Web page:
FUNimation Entertainment v. SC Films International, Inc., et al

Filing 56

REPORT AND RECOMMENDATION OF UNITED STATES MAGISTRATE JUDGE re 47 Amended MOTION to Expedite filed by FUNimation Entertainment. Signed by Magistrate Judge Don D. Bush on 11/5/2013. (baf, )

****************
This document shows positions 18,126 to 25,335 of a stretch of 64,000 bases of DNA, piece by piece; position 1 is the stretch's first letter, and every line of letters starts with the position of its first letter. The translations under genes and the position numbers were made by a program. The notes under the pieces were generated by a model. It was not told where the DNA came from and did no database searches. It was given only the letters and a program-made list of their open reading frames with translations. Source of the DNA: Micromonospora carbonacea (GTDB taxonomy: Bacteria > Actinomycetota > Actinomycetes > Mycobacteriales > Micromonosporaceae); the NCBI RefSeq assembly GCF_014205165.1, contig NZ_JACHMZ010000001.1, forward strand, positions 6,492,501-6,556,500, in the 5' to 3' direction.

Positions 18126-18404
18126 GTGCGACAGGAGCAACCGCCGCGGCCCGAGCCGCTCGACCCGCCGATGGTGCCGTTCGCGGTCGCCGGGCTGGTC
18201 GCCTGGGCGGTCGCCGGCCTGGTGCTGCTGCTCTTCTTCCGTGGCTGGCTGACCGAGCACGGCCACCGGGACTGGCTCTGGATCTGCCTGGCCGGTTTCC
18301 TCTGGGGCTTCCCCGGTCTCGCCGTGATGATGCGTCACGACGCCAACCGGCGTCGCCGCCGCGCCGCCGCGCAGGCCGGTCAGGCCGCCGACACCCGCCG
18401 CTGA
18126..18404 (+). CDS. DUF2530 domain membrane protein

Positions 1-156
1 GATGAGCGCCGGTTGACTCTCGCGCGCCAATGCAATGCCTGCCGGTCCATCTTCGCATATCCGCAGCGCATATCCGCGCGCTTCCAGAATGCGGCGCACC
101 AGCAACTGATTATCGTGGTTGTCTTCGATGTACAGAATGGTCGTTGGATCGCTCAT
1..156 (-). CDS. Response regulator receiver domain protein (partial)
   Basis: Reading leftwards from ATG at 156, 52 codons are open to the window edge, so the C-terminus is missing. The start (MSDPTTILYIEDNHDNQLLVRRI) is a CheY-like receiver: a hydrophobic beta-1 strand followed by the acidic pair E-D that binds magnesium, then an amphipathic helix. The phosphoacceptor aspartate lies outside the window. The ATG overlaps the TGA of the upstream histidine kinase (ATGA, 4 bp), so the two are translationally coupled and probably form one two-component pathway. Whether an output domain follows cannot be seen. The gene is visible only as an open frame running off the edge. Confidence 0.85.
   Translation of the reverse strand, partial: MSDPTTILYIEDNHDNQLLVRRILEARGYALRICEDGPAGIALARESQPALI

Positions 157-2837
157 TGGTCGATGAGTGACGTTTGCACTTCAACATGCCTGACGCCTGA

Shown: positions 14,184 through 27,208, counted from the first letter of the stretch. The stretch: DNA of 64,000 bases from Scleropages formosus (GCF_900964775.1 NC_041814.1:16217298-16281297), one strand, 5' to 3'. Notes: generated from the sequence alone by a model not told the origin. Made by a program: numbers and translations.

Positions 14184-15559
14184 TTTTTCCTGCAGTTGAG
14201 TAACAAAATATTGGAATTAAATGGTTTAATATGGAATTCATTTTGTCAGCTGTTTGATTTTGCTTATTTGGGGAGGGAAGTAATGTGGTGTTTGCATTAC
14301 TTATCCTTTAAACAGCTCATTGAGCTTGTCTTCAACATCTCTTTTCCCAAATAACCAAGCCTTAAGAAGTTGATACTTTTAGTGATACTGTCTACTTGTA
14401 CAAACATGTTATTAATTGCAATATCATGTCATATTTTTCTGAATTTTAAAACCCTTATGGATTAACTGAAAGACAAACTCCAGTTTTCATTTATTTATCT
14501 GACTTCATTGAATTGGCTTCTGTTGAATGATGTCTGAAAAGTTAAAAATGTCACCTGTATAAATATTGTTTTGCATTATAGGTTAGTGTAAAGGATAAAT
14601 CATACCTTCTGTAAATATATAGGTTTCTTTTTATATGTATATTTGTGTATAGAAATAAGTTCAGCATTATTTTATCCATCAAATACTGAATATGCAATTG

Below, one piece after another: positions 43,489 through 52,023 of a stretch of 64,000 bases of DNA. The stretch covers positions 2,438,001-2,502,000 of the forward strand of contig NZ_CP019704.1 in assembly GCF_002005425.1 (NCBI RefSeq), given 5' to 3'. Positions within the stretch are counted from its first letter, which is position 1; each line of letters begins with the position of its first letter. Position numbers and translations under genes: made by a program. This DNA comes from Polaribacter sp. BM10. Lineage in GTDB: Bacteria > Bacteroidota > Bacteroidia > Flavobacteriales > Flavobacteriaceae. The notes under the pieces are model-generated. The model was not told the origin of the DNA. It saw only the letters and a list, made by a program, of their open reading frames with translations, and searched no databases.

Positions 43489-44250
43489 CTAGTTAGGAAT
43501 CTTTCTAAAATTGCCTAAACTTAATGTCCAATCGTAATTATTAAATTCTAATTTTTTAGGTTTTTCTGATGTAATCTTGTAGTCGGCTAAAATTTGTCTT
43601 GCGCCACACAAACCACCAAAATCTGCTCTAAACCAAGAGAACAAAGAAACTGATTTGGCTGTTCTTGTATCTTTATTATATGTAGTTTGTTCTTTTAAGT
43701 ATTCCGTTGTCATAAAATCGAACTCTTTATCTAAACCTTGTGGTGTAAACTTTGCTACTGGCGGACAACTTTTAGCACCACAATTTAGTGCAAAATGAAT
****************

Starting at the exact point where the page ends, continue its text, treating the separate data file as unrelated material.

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IN THE UNITED STATES DISTRICT COURT FOR THE EASTERN DISTRICT OF TEXAS SHERMAN DIVISION FUNIMATION ENTERTAINMENT, Plaintiff, v. SC FILMS INTERNATIONAL, INC., MATTHEW JOYNES, and NICHOLAS LYON, Defendants. § § § § § § § § § Case No. 4:13-cv-329 REPORT AND RECOMMENDATION OF UNITED STATES MAGISTRATE JUDGE Now before the Court is Plaintiff’s Amended Emergency Motion to Enforce Preliminary Injunction and for Civil Contempt and Request for an Expedited Hearing (Dkt. 47) and Defendant’s Response (Dkt. 50). The Court recommends that Plaintiff’s Amended Emergency Motion to Enforce Preliminary Injunction and for Civil Contempt (Dkt. 47) be DENIED without prejudice to refiling. BACKGROUND On September 13, 2013, after conducting a hearing, this Court issued a Report and Recommendation (Dkt. 36) recommending that Plaintiff’s Motion for Preliminary Injunction (Dkt. 19) be granted and Defendant’s Motion to Dismiss (Dkt. 12) be denied, and that the parties be compelled to arbitration as sought by the Plaintiff’s Original Petition. Defendants filed objections to the report (Dkts. 39, 40) on September 30, 2013. Plaintiff filed a response to the objections on October 11, 2013 (Dkt. 41). The district court adopted the Report and Recommendation in full on October 24, 2013 (Dkt. 42). On October 28, 2013, Defendants filed a Motion for Clarification (Dkt. 43), alleging that a dispute has arisen between the parties over whether certain conduct violates the Order. Plaintiff 1 responded with an Amended Emergency Motion to Enforce Preliminary Injunction (Dkt. 47). The parties filed responses to the respective motions (Dkts. 50, 51). This Court granted Plaintiff’s motion for an expedited hearing on its Amended Emergency Motion to Enforce Preliminary Injunction (Dkt. 47) and held a hearing on November 1, 2013. The Court notified the parties in advance that the hearing would address Plaintiff’s allegations of civil contempt and any violations or misconduct constituting civil or criminal contempt would be referred to the United States District Judge for hearing, sanctions and punishment. See Dkt. 49. LEGAL STANDARD “The movant in a civil contempt proceeding bears the burden of establishing by clear and convincing evidence: (1) that a court order was in effect; (2) that the order required certain conduct by the respondent; and (3) that the respondent failed to comply with the court’s order.” 1 “After the movant has shown a prima facie case, the respondent can defend against it by showing a present inability to comply with the subpoena or order.” 2 “A party commits contempt when he violates a definite and specific order of the court requiring him to perform or refrain from performing a particular act or acts with knowledge of the court’s order.” 3 “Civil contempt can serve two different purposes. On one hand, civil contempt is used to enforce, through coerciveness, compliance with a court’s order. On the other hand, civil contempt can be used to compensate a party who has suffered unnecessary injuries or costs because of the contemptuous conduct.” 4 1 Petroleos Mexicanos v. Crawford Enters., Inc., 826 F.2d 392, 401 (5th Cir. 1987). Id. 3 SEC v. First Fin. Grp. of Tex., Inc.., 659 F.2d 660, 669 (5th Cir. 1981). 4 Petroleos, 826 F.2d at 400. 2 2 ANALYSIS The Court first notes that Defendants have filed a Motion for Clarification of the district court’s order adopting this Court’s recommendation and that Defendants have filed a notice of appeal. This Court does not address the merits of the Motion for Clarification. But despite the notice of appeal, the district court retains jurisdiction to enforce its previous order because Defendants have not sought a stay of the injunction or posted a supersedeas bond relative thereto. 5 Because this case has been referred to this Court pursuant to a standing order of the district court, 6 this Court has jurisdiction to hear evidence and argument related to Plaintiff’s Motion for Contempt and to make a report and recommendation to the United States District Court presiding over the matter. Plaintiff alleges that Defendants have violated the preliminary injunction issued by the district court. First, Plaintiff alleges that Defendant Nicholas Lyon is making his own version of “Bullet” in violation of the injunction prohibiting Defendants from making, providing, or distributing a version of the film. Defendants respond that Defendant Lyon has a contractual right to complete a director’s cut of the film and that Defendants are unclear whether the preliminary injunction prohibits Defendant Lyon from fulfilling his rights and obligations under the terms of the contracts in dispute. However, during this Court’s November 1, 2013 hearing on this matter, and in their filings, Defendants represented to the court that Defendant Lyon has completed his director’s cut of the film and that the film had been submitted to and reviewed by Plaintiff without objection. 7 Plaintiff also asserts that Defendants are violating the preliminary 5 Farmhand, Inc. v. Anel Eng’g Indus., Inc., 693 F.2d 1140, 1146 (5th Cir. 1982); see also FED. R. APP. P. 8(a)(1)(C) (“A party must ordinarily move first in the district court for . . . an order suspending, modifying, restoring, or granting an injunction while an appeal is pending.”). 6 Referral Order RS-72 Civil Actions Assigned to Judge Richard A. Schell. 7 See Dkt. 50 at 5 (representing that Lyon completed his director’s cut and delivered it to FUNimation “thirty days ago”). 3 injunction by planning to screen Defendant Lyon’s director’s cut of the film at the American Film Market (AFM). Defendants represent to the Court that up until a few days ago, FUNimation and Defendants were working together to screen the film at AFM, but that FUNimation’s version of the film was not ready. Next, Plaintiff alleges that Defendants have resisted participating in the arbitration of this matter and have engaged in dilatory tactics to prevent the arbitration from proceeding. Plaintiff puts forth as evidence to support its assertion Defendants’ Motion to Stay filed in the arbitration on October 23, 2013. One of the bases for Defendants’ motion to stay was that the district court had not yet ruled on Plaintiff’s motion for a preliminary injunction and petition to compel arbitration and therefore the parties had not yet been compelled to arbitrate. The district court issued its order on the preliminary injunction and petition compelling arbitration on October 24, 2013. Consequently, Plaintiff requested that Defendants withdraw their motion to stay the arbitration, and Defendants refused. Defendants responded that Plaintiff can oppose the motion to stay by filing a response to the motion with the arbitrator. Plaintiff also asserts that Defendants’ motion to stay the arbitration contains a misrepresentation of the United States District Court for the Central District of California’s ruling on FUNimation’s motion to dismiss in Defendant Lyon’s second-filed litigation. Defendant counters that Plaintiff misrepresented the content of the motion to stay to this Court. The parties were compelled to arbitrate this matter as of October 24, 2013. Therefore, this Court ordered Defendants to withdraw the motion to stay the arbitration, and Defendants complied. See Dkt. 54. Plaintiff further alleges that Defendant Lyon has violated the injunction and order compelling the parties to arbitration by continuing to pursue his second-filed litigation in the United States District Court for the Central District of California. Plaintiff seeks an order holding 4 Defendants in contempt and for sanctions in the form of reimbursement for the fees Plaintiff has incurred in preparing this motion and any other filings in this action, in the arbitration forum, or in the California action necessary to enforce compliance with the preliminary injunction and order compelling arbitration in this case. The district court’s order in this matter did not specifically enjoin Defendant Lyon from continuing to pursue litigation in the United States District Court for the Central District of California, and therefore the Court cannot find that Defendant Lyon is in contempt because he did not dismiss the litigation. However, the Court ordered the Defendants to notify the United States District Court of the Central District of California that Defendants have been compelled to arbitration in this matter, and Defendants complied. See Dkt. 55. Plaintiff also argues that Defendants have interfered with the Operating Agreement by misdirecting funds received from international distribution of the film away from Bullet LLC in violation of the preliminary injunction. Defendants argue that no funds have been received from international distribution and therefore no funds have been misdirected. Plaintiff asks the Court to issue an order “instructing SC Films how to comply with the Operating Agreement.” Determination of the parties’ respective rights and responsibilities under the contractual agreements relating to “Bullet” are for the arbitrator to decide in the first instance. Other than the arbitration provision itself, the preliminary injunction and order compelling arbitration did nothing to alter or adjudicate the parties’ rights under the Operating Agreement and therefore cannot be used by the Court to “instruct” the parties on how to comply with the Operating Agreement. If there are additional or newly arisen matters that need to be addressed by the district court, the parties can set forth such in a precise motion for relief. 5 Parties and counsel for both sides dispute the accuracy of the statements they are each alleged to have made and accuse the other side of mischaracterizing the events in question. The Court finds the allegations against all counsel troublesome. The Court is disturbed and dismayed by the conduct of all counsel and parties in this case and by the antics in the pleadings of both sides and finds that the behavior involved approaches the boundary of contemptible conduct. The attorneys are reminded of their ethical obligations of candor to the Court and their obligation to treat each other with professional courtesy. EASTERN DIST. TEX. R. AT-3. Lawyers who decline to adhere to these standards need not practice in this District. The Court will not tolerate unethical conduct. In addition to possible sanctions to the parties and their counsel, any further conduct which the Court finds unprofessional will result in the offending counsel facing referral to disciplinary proceedings as well as referral to the active Article III Judges of this District for a hearing on whether that lawyer should be disbarred from practicing in this District. EASTERN DIST. TEX. R. AT-2. However, given the lapses in judgment on both sides, the Court will give the parties and counsel a chance to live up to their obligations before recommending sanctions. RECOMMENDATION The Court recommends that Plaintiff’s Motion Amended Emergency Motion to Enforce Preliminary Injunction and for Civil Contempt (Dkt. 47) be DENIED without prejudice to refiling. The district court has ordered all parties to arbitration in this matter and the parties have been instructed to proceed to arbitration immediately and without delay. Within fourteen (14) days after service of the magistrate judge’s report, any party may serve and file written objections to the findings and recommendations of the magistrate judge. 28 U.S.C. § 636(b)(1)(C). 6 Failure to file written objections to the proposed findings and recommendations . contained in this report within fourteen days after service shall bar an aggrieved party from de novo review by the district court of the proposed findings and recommendations and from appellate review of factual findings accepted or adopted by the district court except on grounds of plain error or manifest injustice. 8 SIGNED this 5th day of November, 2013. . ____________________________________ DON D. BUSH UNITED STATES MAGISTRATE JUDGE 8 Thomas v. Arn, 474 U.S. 140, 148 (1985); Rodriguez v. Bowen, 857 F.2d 275, 276-77 (5th Cir. 1988). 7